What a timely message to send out before you venture forth tonight to enjoy the holiday! Yet, as you prepare for your special festivities, we wouldn’t be your health partner if we didn’t remind you that “all things in moderation” is a great policy for enjoying life and choosing health at the same time.

Candy

It’s Halloween! Lots of costumes and parties… and lots of candy. Candy is not dangerous, but too much candy can be unhealthy.

How can you exercise some moderation? Maybe you don’t buy quite as many bags of candy. Maybe hand out just one piece to your Trick-or-Treaters. While the king-size bar makes you popular in the neighborhood for a day, those big candy bars are packed with fat and sugar. Smaller is better for everyone.

For those with kids, let them collect as much candy as they want, but maybe it only stays around for a week or so. After a week, dispose of leftover candy. You can also limit candy to 1-2 pieces per day. Remember to brush those teeth after eating candy and before bed.

Grown-ups can enjoy Halloween festivities too, but enjoy wisely.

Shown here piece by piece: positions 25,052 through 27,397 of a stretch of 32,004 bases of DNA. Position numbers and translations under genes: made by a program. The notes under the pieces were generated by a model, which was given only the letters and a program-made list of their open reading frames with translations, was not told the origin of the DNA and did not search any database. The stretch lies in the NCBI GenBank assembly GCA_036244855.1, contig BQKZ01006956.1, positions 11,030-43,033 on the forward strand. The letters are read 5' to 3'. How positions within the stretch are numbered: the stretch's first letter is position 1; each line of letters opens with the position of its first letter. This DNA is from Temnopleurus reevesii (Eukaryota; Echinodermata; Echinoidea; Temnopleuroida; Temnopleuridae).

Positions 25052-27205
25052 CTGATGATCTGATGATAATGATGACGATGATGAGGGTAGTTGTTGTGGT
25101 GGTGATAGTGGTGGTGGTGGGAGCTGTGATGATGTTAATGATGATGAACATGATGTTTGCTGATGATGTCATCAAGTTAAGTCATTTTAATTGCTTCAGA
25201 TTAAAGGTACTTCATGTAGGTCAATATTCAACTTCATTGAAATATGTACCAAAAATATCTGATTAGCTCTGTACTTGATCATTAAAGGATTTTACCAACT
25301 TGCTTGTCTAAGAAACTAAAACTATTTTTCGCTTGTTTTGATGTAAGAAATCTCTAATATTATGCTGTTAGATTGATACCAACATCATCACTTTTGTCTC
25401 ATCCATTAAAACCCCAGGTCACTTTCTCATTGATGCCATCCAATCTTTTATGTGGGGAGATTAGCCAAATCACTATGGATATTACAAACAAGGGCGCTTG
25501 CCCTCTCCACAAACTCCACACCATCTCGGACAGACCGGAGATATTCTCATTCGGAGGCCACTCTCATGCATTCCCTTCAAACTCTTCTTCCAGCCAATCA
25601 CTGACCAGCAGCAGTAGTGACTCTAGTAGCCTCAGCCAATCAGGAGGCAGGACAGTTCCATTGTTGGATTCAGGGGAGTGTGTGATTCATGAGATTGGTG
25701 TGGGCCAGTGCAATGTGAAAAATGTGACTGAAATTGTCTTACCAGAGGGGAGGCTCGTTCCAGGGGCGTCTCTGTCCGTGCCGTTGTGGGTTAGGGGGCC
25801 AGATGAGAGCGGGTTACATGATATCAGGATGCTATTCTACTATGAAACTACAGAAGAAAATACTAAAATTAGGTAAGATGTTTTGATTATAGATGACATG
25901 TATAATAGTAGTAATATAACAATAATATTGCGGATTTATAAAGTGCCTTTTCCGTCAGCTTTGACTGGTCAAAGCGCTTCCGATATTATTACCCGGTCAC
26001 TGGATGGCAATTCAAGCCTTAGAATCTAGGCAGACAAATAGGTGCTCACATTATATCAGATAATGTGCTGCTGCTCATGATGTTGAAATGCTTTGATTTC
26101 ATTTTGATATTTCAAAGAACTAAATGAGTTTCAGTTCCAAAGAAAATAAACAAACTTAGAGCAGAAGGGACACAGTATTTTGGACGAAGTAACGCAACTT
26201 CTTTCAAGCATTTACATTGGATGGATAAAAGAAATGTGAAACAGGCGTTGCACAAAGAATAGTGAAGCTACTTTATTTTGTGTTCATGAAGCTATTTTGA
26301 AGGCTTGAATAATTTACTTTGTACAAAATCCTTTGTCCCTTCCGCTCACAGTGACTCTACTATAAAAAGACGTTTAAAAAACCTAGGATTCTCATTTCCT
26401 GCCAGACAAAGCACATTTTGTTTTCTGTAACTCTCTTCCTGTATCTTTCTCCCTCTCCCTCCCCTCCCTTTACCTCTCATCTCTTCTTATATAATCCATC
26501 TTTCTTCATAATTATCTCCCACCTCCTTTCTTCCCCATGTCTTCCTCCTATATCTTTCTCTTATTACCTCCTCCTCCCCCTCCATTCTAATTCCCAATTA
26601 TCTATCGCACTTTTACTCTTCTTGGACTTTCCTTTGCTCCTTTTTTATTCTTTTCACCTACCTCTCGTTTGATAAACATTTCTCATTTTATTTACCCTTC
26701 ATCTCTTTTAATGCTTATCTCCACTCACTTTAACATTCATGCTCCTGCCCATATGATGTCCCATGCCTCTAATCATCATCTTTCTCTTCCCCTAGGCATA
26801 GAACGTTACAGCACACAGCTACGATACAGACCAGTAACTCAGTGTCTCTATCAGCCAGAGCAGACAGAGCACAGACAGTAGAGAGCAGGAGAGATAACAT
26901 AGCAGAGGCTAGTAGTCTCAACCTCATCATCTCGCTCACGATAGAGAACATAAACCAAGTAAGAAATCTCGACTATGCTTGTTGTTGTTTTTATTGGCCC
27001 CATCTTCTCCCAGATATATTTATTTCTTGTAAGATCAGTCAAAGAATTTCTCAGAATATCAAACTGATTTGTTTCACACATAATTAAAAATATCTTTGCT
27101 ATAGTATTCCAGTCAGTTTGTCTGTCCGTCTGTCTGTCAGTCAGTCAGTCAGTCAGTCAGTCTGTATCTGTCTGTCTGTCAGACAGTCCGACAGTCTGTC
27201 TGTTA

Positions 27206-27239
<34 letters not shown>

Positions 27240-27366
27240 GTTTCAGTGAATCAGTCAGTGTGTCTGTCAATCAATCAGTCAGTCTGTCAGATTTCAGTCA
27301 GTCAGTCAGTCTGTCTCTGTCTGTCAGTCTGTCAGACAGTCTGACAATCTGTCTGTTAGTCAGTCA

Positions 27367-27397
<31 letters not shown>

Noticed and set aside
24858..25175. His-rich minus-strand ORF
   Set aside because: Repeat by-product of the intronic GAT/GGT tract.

Parties and Alcohol

For adults, moderation is also the key! Enjoy a few pieces of chocolate, but not too many. Also, careful with the alcohol! Alcohol has empty calories and impairs judgment. Never drive after drinking alcohol.  Consider taking a cab to and from your Halloween costume party.

Keep it safe and healthy.

It’s dark out there…

It gets dark early on Halloween (sun sets at 5:55pm). While it is important to let your kids have some independence on their Trick-or-Treat sojourn, safety is first.

For little kids, waiting on the curb is great; for a bit older kids, waiting at the end of the block is an option for providing that balance between independence and safety.  If you are driving, please slow down and be aware there are lots of kids out in the streets and crosswalks. And get some reflective tape for your little one so they show up in the dark.

Halloween is a delightful holiday full of fun and make-believe. Keep it safe and healthy. Talk to your primary care provider about other healthy eating choices for you and your kids.